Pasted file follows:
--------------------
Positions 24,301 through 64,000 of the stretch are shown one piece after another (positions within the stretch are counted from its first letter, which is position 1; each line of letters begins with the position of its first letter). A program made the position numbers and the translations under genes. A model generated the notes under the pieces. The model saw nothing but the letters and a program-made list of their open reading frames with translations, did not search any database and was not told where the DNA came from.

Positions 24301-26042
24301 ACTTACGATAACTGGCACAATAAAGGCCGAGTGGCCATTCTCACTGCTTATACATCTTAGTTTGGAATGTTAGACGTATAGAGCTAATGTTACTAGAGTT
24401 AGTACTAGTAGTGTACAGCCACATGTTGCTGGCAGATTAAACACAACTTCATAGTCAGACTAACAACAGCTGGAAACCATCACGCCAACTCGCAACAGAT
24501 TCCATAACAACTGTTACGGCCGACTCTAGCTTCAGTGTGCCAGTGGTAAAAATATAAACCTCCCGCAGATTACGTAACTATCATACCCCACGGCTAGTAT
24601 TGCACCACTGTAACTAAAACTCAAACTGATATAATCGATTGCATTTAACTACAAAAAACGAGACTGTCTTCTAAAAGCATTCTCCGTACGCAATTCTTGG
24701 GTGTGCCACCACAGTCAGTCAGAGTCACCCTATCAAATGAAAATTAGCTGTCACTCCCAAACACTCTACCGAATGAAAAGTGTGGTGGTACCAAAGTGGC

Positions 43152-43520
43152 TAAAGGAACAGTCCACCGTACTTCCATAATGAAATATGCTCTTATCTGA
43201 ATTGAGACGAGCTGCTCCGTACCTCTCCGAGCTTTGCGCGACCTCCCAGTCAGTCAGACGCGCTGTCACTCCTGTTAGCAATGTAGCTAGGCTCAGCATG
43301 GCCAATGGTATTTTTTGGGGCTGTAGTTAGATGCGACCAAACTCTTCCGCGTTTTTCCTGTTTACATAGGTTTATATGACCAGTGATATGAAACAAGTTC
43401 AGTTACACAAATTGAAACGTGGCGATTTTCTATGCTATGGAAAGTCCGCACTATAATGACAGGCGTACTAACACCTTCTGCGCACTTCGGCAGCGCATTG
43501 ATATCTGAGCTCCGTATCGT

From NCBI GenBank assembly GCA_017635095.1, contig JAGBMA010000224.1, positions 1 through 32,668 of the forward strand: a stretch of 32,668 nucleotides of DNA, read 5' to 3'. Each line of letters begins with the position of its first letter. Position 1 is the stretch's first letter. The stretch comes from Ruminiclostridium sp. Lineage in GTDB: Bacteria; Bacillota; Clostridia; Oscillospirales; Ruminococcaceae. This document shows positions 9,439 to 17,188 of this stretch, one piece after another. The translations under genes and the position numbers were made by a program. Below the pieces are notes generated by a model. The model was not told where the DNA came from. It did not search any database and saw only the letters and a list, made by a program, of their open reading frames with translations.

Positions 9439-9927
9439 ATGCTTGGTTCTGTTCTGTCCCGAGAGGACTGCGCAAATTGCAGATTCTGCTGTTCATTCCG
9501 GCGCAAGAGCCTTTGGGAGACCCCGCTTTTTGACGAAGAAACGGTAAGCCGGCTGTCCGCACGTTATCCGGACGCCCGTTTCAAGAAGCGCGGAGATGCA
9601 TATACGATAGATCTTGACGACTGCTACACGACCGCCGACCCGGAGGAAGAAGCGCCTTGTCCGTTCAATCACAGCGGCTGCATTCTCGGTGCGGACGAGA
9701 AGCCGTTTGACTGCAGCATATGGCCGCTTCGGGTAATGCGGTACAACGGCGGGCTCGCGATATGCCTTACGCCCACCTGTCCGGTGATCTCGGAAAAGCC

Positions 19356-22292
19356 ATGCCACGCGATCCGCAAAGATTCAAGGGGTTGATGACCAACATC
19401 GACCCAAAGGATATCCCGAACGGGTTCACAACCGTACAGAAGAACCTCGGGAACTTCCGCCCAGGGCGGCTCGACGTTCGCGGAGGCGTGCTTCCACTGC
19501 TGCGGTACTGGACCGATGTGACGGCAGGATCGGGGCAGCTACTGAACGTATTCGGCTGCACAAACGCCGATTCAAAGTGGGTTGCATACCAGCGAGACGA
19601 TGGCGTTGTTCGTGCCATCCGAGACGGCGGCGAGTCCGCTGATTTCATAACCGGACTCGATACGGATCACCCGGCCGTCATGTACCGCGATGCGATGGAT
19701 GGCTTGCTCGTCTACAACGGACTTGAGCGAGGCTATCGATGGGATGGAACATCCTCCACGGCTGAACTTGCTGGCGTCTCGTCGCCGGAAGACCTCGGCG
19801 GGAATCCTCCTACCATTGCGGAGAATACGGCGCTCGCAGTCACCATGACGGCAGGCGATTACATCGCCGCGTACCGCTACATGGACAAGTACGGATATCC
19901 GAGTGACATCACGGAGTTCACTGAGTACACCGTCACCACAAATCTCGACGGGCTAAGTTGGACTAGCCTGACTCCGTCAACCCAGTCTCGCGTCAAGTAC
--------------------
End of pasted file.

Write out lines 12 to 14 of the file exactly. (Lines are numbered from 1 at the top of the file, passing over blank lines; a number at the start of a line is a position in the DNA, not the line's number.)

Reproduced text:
43401 AGTTACACAAATTGAAACGTGGCGATTTTCTATGCTATGGAAAGTCCGCACTATAATGACAGGCGTACTAACACCTTCTGCGCACTTCGGCAGCGCATTG
43501 ATATCTGAGCTCCGTATCGT

From NCBI GenBank assembly GCA_017635095.1, contig JAGBMA010000224.1, positions 1 through 32,668 of the forward strand: a stretch of 32,668 nucleotides of DNA, read 5' to 3'. Each line of letters begins with the position of its first letter. Position 1 is the stretch's first letter. The stretch comes from Ruminiclostridium sp. Lineage in GTDB: Bacteria; Bacillota; Clostridia; Oscillospirales; Ruminococcaceae. This document shows positions 9,439 to 17,188 of this stretch, one piece after another. The translations under genes and the position numbers were made by a program. Below the pieces are notes generated by a model. The model was not told where the DNA came from. It did not search any database and saw only the letters and a list, made by a program, of their open reading frames with translations.